The South Dakota Board of Elections mustered a meager quorum today (five of seven members on the conference call at the start, but only four of seven members on the line for voting) to discuss final revisions to their proposed legislation for 2017. Many of the changes were small technical issues (more election nerd material!), but by the end of the meeting, the Board of Elections unanimously approved another attack on independent ballot access.
First, the Board tackled petitions. The Board finalized a proposal to list in statute elements of nominating, initiative, and referendum petitions that cannot be challenged with election officials and must instead be taken directly to court:
- Signer does not live at address listed on the petition;
- Circulator does not live at address listed on the petition;
- Circulator listed a residence address in South Dakota but is not a South Dakota resident;
- Circulator did not witness the signers;
- Signatures not included in the five percent random sample; and
- Petition that was originally rejected [South Dakota Board of Elections, proposed statutory language, document circulated 2016.11.16].
These restrictions on petition challenges respond to a suggestion made by Judge Mark Barnett last summer during hearings on petition challenges that the Board clarify in statute that election officials can only look at matters of “facial completeness”—i.e., petition details that election officials can recognize as correct or bogus just by looking at the petition sheets—and voter registration. Petition challengers must take any other concerns to court, not to the Secretary of State.
But #5 goes further on statewide petitions, restricting challengers’ ability to look outside the 5% sample the Secretary of State reviews for completeness. I find that restriction unfair. The Secretary looks at some facial matters prior to and independent of the 5% sample. The 5% sample exists solely to spare the Secretary the trouble of looking at every signature line; if citizens are willing to go to that trouble, they should be able to ask the Secretary to review an itemized list of facial errors they identify outside the 5% sample.
#6 provides a clarification that goes in the wrong direction. Last March, medical cannabis advocates challenged Secretary Krebs’s rejection of their initiative petition. That challenge revealed an apparent gap in our petition statutes: state rules are relatively clear on how to challenge validated petitions, but they aren’t clear on whether petitioners can challenge the Secretary’s rejection of their petitions. In #6, the Board of Elections is saying they cannot, at least not without going to court.
That proposed rule puts petitioners and challengers on an unequal playing field. People who don’t want a petition to go through can hope the Secretary of State finds enough errors to toss a petition. If petition opponents feel the Secretary errs in validating a petition, they can challenge her directly before resorting to circuit court. Under this new rule, petition circulators get no such pre-court recourse for errors by the Secretary. If the Secretary rejects a petition based on errors in sampling, identifying facial errors, or reading voter registration, petitioners have to lawyer up to fix those errors. Goose/gander: all parties interested in a petition should get a chance to air their concerns with the Secretary’s handling of petitions without going to court.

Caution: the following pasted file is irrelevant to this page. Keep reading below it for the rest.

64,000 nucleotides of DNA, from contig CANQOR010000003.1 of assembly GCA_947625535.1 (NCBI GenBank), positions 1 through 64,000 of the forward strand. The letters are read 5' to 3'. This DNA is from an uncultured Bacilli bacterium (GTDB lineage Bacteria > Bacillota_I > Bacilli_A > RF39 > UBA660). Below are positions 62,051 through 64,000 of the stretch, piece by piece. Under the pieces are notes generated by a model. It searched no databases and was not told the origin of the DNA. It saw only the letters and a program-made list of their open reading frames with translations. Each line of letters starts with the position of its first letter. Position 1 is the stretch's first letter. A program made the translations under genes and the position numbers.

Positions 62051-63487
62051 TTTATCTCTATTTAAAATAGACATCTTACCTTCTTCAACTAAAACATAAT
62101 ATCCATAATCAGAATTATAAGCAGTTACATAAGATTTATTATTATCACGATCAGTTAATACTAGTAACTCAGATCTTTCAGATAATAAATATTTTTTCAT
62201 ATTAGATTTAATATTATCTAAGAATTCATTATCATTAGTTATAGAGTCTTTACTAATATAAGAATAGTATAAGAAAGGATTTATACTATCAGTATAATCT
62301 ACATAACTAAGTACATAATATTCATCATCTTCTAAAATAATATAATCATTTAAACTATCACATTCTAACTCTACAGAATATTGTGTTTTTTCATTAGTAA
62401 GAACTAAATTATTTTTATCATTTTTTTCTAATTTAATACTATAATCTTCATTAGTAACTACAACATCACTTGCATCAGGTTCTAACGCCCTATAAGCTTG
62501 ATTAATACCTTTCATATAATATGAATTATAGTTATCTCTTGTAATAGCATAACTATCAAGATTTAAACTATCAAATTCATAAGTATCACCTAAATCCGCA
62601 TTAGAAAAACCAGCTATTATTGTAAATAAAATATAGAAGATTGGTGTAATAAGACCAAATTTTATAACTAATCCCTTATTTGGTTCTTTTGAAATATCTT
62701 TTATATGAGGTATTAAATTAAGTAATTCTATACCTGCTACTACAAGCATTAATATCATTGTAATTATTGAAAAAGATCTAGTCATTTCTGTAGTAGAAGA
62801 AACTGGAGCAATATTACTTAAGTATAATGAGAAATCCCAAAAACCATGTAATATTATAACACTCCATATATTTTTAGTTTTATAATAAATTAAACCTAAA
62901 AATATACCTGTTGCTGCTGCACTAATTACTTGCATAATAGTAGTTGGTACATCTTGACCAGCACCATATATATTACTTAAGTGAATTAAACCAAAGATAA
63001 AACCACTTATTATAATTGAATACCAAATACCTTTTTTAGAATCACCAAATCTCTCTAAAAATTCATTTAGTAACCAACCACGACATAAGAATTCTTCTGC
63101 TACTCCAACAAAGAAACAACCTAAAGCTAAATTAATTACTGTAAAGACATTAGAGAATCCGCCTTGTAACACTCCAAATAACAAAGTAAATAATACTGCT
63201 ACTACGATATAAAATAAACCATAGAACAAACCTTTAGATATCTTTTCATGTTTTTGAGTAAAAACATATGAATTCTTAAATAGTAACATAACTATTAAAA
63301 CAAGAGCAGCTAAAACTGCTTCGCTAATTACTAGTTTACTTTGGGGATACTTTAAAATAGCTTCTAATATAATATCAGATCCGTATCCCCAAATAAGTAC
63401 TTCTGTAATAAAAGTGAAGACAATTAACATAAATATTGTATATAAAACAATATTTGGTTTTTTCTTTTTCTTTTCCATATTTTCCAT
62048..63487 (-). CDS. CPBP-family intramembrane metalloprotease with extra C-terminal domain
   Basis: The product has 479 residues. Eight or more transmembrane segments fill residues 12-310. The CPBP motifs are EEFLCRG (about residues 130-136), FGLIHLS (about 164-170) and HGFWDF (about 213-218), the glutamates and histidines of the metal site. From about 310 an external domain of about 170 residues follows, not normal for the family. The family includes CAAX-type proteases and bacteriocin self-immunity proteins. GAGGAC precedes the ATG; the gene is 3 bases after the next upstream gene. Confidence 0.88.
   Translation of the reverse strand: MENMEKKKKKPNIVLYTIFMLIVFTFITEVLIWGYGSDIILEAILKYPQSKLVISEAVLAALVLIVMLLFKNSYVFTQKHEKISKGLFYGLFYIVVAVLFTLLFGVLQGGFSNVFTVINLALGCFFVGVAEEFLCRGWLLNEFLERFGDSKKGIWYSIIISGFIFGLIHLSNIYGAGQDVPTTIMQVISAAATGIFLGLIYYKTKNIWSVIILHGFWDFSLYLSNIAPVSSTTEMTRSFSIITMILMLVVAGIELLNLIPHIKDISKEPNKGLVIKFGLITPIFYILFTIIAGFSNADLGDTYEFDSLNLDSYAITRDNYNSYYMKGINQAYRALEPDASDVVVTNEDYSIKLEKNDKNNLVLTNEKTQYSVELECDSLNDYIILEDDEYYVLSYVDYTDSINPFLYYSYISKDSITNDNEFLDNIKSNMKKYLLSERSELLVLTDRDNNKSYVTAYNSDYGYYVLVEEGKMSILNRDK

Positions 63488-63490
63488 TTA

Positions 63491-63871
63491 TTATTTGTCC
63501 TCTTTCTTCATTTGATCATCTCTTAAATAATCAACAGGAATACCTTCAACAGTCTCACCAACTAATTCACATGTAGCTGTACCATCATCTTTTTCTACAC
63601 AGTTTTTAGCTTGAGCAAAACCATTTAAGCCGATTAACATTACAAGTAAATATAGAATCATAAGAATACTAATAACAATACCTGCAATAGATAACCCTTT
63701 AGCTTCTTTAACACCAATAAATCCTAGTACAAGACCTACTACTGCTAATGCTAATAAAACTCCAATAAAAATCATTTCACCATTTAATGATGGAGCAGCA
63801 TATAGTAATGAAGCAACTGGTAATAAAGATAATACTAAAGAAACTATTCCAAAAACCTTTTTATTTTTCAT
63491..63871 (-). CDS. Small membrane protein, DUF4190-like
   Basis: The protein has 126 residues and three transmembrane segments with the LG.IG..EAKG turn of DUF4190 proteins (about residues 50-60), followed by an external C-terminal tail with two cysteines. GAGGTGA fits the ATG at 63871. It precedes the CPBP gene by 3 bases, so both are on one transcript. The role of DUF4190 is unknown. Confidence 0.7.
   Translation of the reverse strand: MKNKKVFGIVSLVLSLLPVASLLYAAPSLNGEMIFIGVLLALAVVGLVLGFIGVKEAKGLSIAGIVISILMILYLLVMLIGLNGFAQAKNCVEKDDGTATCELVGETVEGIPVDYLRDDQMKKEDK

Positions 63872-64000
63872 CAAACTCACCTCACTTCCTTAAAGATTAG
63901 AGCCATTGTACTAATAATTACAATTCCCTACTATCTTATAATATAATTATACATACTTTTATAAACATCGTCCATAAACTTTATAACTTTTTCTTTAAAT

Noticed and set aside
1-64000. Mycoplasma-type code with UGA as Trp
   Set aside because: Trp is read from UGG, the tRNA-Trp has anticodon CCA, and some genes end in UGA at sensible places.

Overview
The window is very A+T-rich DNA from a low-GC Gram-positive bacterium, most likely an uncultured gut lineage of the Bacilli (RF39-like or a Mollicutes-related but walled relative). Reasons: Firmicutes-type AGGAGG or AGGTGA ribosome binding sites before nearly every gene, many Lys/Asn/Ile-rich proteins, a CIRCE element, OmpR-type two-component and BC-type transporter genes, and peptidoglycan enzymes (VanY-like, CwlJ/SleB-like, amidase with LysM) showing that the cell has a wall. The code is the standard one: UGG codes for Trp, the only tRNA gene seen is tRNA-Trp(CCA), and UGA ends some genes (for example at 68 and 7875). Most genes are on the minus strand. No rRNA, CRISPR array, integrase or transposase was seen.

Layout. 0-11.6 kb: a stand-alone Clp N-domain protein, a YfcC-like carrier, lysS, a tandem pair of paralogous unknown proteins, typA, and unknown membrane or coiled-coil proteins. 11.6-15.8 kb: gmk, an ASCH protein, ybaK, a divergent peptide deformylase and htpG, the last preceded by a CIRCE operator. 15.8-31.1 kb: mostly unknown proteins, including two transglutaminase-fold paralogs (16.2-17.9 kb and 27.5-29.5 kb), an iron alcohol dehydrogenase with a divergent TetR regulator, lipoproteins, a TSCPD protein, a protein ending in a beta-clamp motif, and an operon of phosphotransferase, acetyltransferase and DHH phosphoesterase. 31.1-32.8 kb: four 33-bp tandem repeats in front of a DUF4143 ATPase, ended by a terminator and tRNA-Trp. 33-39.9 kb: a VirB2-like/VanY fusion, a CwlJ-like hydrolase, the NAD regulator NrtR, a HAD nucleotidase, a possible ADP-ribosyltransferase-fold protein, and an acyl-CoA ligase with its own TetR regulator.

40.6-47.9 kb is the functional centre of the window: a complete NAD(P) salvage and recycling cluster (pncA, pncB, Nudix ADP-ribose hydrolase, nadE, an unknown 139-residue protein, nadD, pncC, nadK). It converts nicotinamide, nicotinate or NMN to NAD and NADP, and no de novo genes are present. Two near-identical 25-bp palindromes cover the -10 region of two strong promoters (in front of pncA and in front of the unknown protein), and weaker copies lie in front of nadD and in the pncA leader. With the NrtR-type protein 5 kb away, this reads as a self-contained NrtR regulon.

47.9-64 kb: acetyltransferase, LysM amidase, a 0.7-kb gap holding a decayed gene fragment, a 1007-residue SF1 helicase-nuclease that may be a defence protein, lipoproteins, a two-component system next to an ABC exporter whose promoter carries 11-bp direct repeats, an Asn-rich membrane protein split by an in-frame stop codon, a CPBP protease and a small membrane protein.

The Board of Elections then turned to Legislative and county races and snuck in a bit of just-defeated Referred Law 19 to continue the war on independent ballot access. The proposal originates in the concern that, in the seven counties that use vote centers (i.e.,Brookings, Brown, Hughes, Hyde, Potter, Sully, and Yankton, where voters can go to any polling place instead of reporting to their one geographically determined precinct to vote), election officials can’t get a clear count of how many people in each precinct cast votes for Governor. For example, here in Brown County, I can truck on down to Stratford, which is in District 2, and still cast my District 3 ballot. Brown County will know that I voted, but it won’t know whether I voted for Governor.
Whether I voted for Governor matters because we currently use the gubernatorial vote count to determine petition signature requirements. To run for Legislature, candidates have to collect signatures from either fifty people or “one percent of the voters who cast their vote for the party’s gubernatorial candidate, whichever is less.” Since vote centers foul that district-level gubernatorial count, the Board last month considered passing flat thresholds just for vote-center counties: 50 signatures for Legislative candidates, 30 signatures for county candidates, 15 signatures for county commission district candidates. The Board rejected that idea and asked for something else. Secretary Krebs thus appears to have cribbed Section 6 of Referred Law 19 with this proposed amendment to SDCL 12-6-7.1 and added a gratuitous increase in signatures: